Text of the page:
"Logical operators are typically used with Boolean (logical) values; when they are, they return a Boolean value. However, the && and || operators actually return the value of one of the specified operands, so if these operators are used with non-Boolean values, they may return a non-Boolean value. The logical operators are described in the following table.
&& Operator: expr1 && expr2
(Logical AND) Returns expr1 if it can be converted to false; otherwise, returns expr2. Thus, when used with Boolean values, && returns true if both operands are true; otherwise, returns false.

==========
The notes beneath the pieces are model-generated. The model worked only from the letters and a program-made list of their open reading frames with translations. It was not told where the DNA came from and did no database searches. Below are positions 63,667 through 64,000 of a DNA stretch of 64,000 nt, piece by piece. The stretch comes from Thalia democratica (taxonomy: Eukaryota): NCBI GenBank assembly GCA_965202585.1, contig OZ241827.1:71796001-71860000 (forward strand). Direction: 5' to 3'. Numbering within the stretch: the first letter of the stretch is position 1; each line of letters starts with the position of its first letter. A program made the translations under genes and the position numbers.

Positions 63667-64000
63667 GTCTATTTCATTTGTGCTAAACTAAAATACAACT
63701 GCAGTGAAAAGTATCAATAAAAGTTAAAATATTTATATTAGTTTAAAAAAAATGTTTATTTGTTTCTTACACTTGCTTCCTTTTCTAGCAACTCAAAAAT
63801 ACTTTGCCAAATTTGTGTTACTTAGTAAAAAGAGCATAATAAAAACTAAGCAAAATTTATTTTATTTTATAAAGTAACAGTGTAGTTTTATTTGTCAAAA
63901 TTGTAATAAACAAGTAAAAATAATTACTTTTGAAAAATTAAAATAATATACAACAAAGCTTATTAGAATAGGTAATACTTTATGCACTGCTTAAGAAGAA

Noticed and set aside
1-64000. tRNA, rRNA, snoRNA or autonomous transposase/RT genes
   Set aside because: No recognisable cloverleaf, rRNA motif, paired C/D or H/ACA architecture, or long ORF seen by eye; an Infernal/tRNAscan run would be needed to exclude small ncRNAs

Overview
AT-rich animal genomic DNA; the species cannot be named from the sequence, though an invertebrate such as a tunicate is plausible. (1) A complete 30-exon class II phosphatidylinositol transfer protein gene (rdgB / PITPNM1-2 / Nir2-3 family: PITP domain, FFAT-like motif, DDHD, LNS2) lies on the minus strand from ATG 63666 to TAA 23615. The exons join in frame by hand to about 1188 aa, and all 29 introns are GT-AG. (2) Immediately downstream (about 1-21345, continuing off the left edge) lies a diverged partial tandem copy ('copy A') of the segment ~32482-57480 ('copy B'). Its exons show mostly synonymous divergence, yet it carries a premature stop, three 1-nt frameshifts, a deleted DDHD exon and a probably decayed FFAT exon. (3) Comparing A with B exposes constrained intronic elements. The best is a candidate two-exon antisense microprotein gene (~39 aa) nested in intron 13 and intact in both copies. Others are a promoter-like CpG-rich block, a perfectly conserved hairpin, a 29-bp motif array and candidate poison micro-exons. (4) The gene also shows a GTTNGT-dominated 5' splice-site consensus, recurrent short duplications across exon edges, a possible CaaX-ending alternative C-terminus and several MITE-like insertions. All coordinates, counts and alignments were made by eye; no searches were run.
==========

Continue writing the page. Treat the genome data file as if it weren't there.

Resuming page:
|| Operator: expr1 || expr2
(Logical OR) Returns expr1 if it can be converted to true; otherwise, returns expr2. Thus, when used with Boolean values, || returns true if either operand is true; if both are false, returns false."
Let's say you have:
var a3 = false && true;
so taking into the consideration the rule for the "and" operator, the variable a3 should contain the value true since "false" cannot be converted to false.